Is announcing serious health problems on Facebook apropros – or just annoying?
We’ve all had casual conversations about the annoyance (and, often, idiocy) of Facebook oversharers. They usually peter out and involve tips on how to change newsfeed settings, concluding with a loose consensus that it’s irritating to get constant reminders of how your life choices have differed from those of your high school friends since graduation. But when I heard about the tragic story of Shana Greatman Swers, it forced me to stop and seriously contemplate whether it’s appropriate to share health-related personal details on Facebook.
Last week’s Washington Post article, A Facebook Story: A Mother’s Joy and a Family’s Sorrow, is an unusually compelling but incredibly depressing read, and it’s told almost entirely through Facebook status updates from the now-deceased mother and wife, Shana Greatman Spears. The 35-year-old consultant posted constantly about nearly everything she did, felt, or saw. Her posts about food cravings and pampering spa treatments less than piqued my interest (these were examples of chronic oversharing that I’d normally bad-mouth and remove from my newsfeed), but the continual posts about her pregnancy, childbirth, and postpartum health complications, ultimately ending with the announcement of her funeral via Facebook wall, were stuck in my mind for days after reading them. Her horrible fate made me wonder if I’d been overly judgmental of the Facebook overshare.
But however morose I felt after reading about Shana, I still believe there’s a reason we sign so many agreements about our medical records when visiting a new doctor: It’s called privacy. I don’t want my co-workers or even my own parents to know everything that goes on with me at the doctor’s office. I feel awful every time I think of Shana – may she rest in peace. But the idea of an obituary told through screenshots of social network status updates seems nearly as tragic as her unexpected and untimely death. There’s a time and place for announcements of life and death, and I’m not so sure that place is Facebook.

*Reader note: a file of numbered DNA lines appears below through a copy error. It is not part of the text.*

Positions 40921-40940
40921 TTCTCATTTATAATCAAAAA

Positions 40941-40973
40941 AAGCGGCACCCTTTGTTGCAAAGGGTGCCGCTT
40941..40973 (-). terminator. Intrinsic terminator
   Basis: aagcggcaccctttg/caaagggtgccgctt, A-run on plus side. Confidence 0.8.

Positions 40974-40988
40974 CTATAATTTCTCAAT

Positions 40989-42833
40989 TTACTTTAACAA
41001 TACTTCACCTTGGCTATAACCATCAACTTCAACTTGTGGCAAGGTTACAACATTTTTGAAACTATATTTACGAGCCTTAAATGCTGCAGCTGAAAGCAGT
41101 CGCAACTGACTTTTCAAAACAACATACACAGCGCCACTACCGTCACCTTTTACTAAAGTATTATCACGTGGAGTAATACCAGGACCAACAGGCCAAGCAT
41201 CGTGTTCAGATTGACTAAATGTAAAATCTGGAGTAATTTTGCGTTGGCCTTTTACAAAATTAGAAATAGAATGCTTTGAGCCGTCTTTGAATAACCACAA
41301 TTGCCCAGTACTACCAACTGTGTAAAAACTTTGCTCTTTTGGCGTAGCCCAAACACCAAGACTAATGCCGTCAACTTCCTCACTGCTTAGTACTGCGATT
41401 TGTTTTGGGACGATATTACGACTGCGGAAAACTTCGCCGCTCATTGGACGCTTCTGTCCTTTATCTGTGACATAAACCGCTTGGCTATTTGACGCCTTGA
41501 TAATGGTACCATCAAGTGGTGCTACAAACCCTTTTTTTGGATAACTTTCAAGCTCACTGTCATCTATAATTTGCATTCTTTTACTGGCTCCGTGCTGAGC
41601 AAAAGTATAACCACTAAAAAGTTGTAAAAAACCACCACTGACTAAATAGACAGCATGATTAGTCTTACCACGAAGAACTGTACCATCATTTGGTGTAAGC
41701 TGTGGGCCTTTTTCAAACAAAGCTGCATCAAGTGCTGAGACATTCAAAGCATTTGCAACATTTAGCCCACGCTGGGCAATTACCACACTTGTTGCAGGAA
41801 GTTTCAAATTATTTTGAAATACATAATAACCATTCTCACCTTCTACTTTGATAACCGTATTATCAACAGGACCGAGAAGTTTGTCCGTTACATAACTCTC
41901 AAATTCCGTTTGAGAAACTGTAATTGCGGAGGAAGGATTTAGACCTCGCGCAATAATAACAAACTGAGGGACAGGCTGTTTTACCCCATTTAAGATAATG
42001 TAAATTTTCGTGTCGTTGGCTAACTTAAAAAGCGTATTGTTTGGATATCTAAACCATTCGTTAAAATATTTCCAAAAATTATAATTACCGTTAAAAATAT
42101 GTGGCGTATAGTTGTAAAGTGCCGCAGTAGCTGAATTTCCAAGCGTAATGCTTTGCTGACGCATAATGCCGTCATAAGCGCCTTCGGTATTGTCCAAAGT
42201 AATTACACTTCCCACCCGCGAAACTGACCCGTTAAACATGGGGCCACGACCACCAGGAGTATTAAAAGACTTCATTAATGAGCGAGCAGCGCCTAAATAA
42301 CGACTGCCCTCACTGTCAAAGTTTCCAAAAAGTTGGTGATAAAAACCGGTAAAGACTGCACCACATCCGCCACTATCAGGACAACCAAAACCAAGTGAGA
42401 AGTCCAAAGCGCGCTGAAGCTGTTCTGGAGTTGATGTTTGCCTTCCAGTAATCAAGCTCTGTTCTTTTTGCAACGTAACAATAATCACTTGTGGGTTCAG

That said, my curmudgeonly social networking attitude surely hasn’t earned me a support network of friends and family like Shana’s, which is almost instantly available through Facebook. Judging by the copious feedback on her wall, she had a lot of people who cared about what was happening to her. That’s important, especially in the midst of an emergency. Last week, for example, my phone was ambushed with missed calls and messages from my best friend’s parents, who were growing concerned that she hadn’t responded for days to their texts or voicemails. It did seem unlike her, and in fact, I couldn’t reach her either. I hadn’t checked in with her about her weekend plans, so I began to worry, too. I called all our friends and yes, I checked Facebook. Eventually, we figured out that she’d simply gone on a weekend trip and lost cell phone reception, and it was no big deal. But had she been a bit more like Shana, perhaps no one would have had to worry.
Still, there’s a reason we’re such good friends. Among the top 20 is the fact that she doesn’t litter my Facebook page with details that I’d rather discuss with her over dinner. And I appreciate knowing that if we hang out tomorrow, she won’t be tweeting about it that night.
When I asked around to find out what other people thought about online health updates, I received a flurry of near-instant feedback. (Not surprising, right?) One co-worker responded with her own story of too-intimate health details from a friend:
Recently, a friend of mine made his status “F**k cancer ” without any other explanation. After several of his friends commented, he revealed that his grandfather was just diagnosed with cancer and was very sick. Now, I understand wanting to vent on Facebook, but it was a bit jarring. I think sharing highly personal, sad news with all of Facebook adds a level of seriousness to what should be a lighthearted social network, and leaves your friends with little recourse other than a response that includes a sad face emoticon. I understand the urge to share what you’re going through with your “friends,” but you’ll probably tell your real friends about what you’re going through anyway, so what’s the point? I would never post something on my Facebook status that I wouldn’t feel comfortable sending out in a mass email. And, can you imagine getting a mass email from a friend announcing, “Hey guys, just wanted to let you know — F**k Cancer.”